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SLP Civil No. 15071/2009 – 7th October, 2010

CORAM: Two judge bench comprising of Justice G.S. Singhvi and Justice Ashok Kumar Ganguly.

Wherein, it was being held in this case that

“A man, who has lived long enough with a woman for a long time and even though they may have not undergone legal necessities for a valid marriage, he should be made liable to pay the woman maintenance if he deserts her.”

The facts of this case are that a man named Sarju Singh Kushwaha had two sons namely Ram Saran (elder son) and Virendra Kumar Singh Kushwaha (younger son & respondent). The appellant, Chanmuniya, was married to Ram Saran and had two daughters – Asha in 1988 & Usha in 1990. Ram Saran died on 7.3.1992. Due to the alleged custom, after the death of the husband the widow was married off to the younger brother of her deceased husband, i.e, the respondent in accordance with the local custom of Katha & Sindur. She complained that after few days of marriage she was being harassed and tortured by the respondent, stopped providing her maintenance and also faced refusal of discharge of marital obligations towards him. So she filed a case before the Trial Court under Sec. 125 of Cr. PC for maintenance and under Sec 9 of the Hindu Marriage Act for the restitution of conjugal rights. They held the respondent to live with the appellant and perform his marital duties. When the matter went to the HC they held that the essentials of a marriage u/s. 7 of Hindu Marriage Act had not been done between the appellant and the respondent & so it is not a marriage but more of a live in relationship & thus reversed the findings of the Trial Court. Aggrieved, the appellant filed a review petition but it was dismissed.

The issues raised were:

Whether a marriage performed according to customary rites and ceremonies but has not fulfilled the requisites u/s. 7(1) of Hindu Marriage Act, 1955 or any other personal law would still make the marriage valid or not?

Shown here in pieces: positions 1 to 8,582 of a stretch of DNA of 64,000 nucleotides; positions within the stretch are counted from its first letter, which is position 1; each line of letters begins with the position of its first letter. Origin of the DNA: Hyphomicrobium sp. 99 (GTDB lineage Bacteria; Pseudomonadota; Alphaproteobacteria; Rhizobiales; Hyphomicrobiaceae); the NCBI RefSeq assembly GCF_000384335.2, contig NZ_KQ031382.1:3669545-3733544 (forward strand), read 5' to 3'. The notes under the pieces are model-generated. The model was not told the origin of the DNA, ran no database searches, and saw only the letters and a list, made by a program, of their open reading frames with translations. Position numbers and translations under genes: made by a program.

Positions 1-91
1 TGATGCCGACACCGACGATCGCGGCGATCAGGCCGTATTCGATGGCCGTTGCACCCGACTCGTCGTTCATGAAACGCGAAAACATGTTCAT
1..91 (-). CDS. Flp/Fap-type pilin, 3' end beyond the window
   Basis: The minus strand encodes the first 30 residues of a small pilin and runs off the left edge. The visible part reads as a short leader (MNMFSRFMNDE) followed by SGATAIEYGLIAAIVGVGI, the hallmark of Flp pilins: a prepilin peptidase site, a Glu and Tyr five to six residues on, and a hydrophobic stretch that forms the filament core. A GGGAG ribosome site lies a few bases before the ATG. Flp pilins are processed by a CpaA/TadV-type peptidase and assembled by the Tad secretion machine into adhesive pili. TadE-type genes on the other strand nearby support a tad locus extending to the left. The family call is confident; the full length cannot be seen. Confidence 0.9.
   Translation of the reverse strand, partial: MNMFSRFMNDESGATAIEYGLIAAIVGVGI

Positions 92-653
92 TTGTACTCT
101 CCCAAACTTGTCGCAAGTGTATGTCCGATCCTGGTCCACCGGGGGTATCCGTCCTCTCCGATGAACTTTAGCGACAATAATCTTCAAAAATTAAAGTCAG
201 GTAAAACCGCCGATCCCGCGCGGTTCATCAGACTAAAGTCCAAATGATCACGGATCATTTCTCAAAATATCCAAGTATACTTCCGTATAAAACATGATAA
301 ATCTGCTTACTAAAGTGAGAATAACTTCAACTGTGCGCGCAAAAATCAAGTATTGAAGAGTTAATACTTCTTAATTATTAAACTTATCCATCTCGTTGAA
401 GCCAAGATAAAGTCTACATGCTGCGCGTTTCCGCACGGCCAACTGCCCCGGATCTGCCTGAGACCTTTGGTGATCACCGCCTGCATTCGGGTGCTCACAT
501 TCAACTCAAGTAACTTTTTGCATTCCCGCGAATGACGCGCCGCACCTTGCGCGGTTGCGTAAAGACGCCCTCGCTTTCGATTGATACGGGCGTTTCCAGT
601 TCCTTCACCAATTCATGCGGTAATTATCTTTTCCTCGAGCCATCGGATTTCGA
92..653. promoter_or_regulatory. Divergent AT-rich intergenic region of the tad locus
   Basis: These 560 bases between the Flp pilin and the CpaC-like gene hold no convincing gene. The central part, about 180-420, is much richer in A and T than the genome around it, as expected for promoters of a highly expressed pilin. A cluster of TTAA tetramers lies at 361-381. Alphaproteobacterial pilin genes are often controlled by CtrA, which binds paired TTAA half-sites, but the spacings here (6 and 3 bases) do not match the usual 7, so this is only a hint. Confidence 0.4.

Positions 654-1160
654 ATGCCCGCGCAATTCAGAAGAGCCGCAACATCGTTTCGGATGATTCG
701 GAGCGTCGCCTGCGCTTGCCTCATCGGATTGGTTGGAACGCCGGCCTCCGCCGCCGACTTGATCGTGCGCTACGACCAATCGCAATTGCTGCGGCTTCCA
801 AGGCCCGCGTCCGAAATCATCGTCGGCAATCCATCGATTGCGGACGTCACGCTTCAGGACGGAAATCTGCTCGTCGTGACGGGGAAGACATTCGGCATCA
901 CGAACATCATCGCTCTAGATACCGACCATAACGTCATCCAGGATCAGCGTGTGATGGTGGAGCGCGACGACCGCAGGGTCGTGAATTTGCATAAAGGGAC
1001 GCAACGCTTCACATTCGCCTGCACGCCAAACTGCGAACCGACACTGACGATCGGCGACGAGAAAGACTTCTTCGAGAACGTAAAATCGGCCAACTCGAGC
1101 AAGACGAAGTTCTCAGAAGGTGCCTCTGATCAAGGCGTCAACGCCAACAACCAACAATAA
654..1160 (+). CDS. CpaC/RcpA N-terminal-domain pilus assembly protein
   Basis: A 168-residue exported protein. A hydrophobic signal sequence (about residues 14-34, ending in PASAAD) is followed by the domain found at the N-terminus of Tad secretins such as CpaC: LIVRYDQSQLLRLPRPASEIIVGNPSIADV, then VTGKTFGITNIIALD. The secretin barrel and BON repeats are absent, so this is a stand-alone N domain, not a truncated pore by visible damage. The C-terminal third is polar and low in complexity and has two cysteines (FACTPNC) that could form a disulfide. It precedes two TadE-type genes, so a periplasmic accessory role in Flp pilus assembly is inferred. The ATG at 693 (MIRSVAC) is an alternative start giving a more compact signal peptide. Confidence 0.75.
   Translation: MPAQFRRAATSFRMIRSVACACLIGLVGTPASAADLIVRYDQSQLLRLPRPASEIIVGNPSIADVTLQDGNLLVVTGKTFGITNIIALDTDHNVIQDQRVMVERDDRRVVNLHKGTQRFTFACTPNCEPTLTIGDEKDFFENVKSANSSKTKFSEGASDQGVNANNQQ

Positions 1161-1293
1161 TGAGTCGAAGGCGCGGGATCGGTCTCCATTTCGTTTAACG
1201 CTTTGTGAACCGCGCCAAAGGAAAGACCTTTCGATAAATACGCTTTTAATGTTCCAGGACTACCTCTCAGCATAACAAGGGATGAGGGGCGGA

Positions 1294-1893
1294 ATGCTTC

Whether a man and woman living together will make it a valid marriage between them or not?

Whether the term ‘wife’ u/s S.125 of Cr. PC, 1973 should be interpreted in such a way that the woman is legally wedded or not?

The Appellant contended that she got married to the respondent as per the customs and usages that existed in the Kushwaha Community in 1996. She also contended that she and the respondent lived together as husband and wife and had discharged all marital obligations together till he started becoming abusive towards her. She also contended that she is entitled to maintenance that was stopped by the respondent and also entitled to restitution of conjugal rights.

The respondent contended that since the marriage had not been done in accordance to the requisites of S. 7(1) of the Hindu Marriage Act, 1955 and so it is not a marriage and hence she is not his legally and lawfully wedded wife and so he need not give her maintenance & restitution of conjugal rights

It was observed that if there is reliable evidence to prove that a man and a woman had been living together for a reasonably long period that is sufficient enough to say that they had done the marriage even though it is not valid as it has not fulfilled the requisites of marriage under S. 7(1) of Hindu Marriage Act, 1955. Also, there is nothing that suggests strict construction of S. 125 of Cr. PC to be limited to that of a wife. It was held that even though the relationship that existed between the appellant and the respondent was more of a live in rather than that of a legally married couple, since they had not fulfilled the legal necessities of a valid marriage, the respondent should be still made liable to pay the entitled maintenance for the appellant especially since her husband & respondent’s brother Ram Saran had died with issue of two daughters. Intention of both them to live in together alone is not sufficient to confer or take away marital status. Also it was held that there is nothing that suggests the scope of S.125 of Cr. PC, 1973 is to be limited to that of a wife only.


– Nardhana Ram



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